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Archive for Sunday, September 20, 1998

LAWRENCE OFFERS TYPICAL MIDWESTERN WEATHER, WHICH CAN INCLUDE STRONG STORMS AND EXTREME HEAT AND COLD TEMPERATURES.

September 20, 1998

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National Weather Service meteorologist George Phillips says you could use a variety of words to describe the weather in northeast Kansas, but ``normal'' isn't one of them.

``I would say normal doesn't mean anything here,'' he said.

``Normal is made up of so many extremes, you've got to be prepared for everything -- extreme heat and extreme cold.''

Violent thunderstorms with large hail and tornadoes, freezing rain and snowstorms also may threaten.

Precipitation, which includes rain and snow, falls about 100 days each year in Lawrence.

Ten inches of snow is equal to about one inch of rain, in terms of moisture content.

The average annual snowfall for the city is 21 inches.

For new residents wondering what the chances of having a white Christmas are here, northeast Kansas, including Lawrence, has a white Christmas once every four or five years, on average.

There is a 20 percent to 25 percent probability in any given year, based on more than 100 years of data, the National Weather Service says.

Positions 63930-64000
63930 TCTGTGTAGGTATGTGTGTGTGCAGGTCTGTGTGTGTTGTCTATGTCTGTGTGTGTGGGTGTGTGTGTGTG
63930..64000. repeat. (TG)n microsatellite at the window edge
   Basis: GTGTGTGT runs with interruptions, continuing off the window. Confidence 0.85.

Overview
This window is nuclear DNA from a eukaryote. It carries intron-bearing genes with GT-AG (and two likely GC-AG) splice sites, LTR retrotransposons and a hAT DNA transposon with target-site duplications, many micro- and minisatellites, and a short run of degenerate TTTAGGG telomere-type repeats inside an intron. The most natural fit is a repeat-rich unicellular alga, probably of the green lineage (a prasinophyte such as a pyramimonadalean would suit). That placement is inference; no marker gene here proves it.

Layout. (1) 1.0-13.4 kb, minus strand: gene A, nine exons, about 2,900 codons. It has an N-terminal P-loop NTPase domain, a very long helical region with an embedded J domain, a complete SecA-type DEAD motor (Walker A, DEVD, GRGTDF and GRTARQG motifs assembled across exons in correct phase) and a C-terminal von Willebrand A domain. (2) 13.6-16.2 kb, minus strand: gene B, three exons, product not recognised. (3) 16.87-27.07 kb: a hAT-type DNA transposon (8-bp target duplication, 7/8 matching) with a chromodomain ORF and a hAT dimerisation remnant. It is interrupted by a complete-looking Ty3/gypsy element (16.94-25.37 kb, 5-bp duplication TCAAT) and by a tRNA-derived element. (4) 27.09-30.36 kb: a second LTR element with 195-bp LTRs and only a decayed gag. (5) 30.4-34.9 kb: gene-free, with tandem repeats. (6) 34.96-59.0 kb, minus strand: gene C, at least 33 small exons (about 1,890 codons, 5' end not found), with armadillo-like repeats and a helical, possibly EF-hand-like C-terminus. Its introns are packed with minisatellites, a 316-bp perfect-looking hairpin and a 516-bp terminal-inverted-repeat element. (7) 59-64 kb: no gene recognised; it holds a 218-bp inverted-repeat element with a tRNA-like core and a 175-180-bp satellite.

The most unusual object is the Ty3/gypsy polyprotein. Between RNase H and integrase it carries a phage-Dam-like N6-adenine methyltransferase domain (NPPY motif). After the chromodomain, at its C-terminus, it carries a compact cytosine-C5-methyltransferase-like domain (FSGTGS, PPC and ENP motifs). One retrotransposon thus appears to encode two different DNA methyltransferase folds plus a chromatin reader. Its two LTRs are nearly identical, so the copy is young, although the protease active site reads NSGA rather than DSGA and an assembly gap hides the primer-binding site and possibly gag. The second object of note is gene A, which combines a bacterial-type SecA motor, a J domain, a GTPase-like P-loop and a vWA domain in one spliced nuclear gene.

The information includes days that snow has been on the ground or has fallen in Topeka on Dec. 25, for the last 104 years, said Mike Akulow, a NWS forecaster in Topeka.

Similar data for Lawrence was not available.

But Topeka only is 25 miles from here, a short distance in meteorological terms, Akulow said.

"Generally, what's happening here is going on there," he said.

Phillips said fall usually means the best weather in the area.

``We generally have dry weather and very nice, low humidities, and lots of sunshine. It's quite pleasant,'' he said.

The earliest measurable snowfall in Topeka was Oct. 9, 1970, and the latest measurable snowfall was May 3, 1907, according to NWS records.

-- Michael Dekker's phone message number is 832-7187. His e-mail address is mdekker@ljworld.com.

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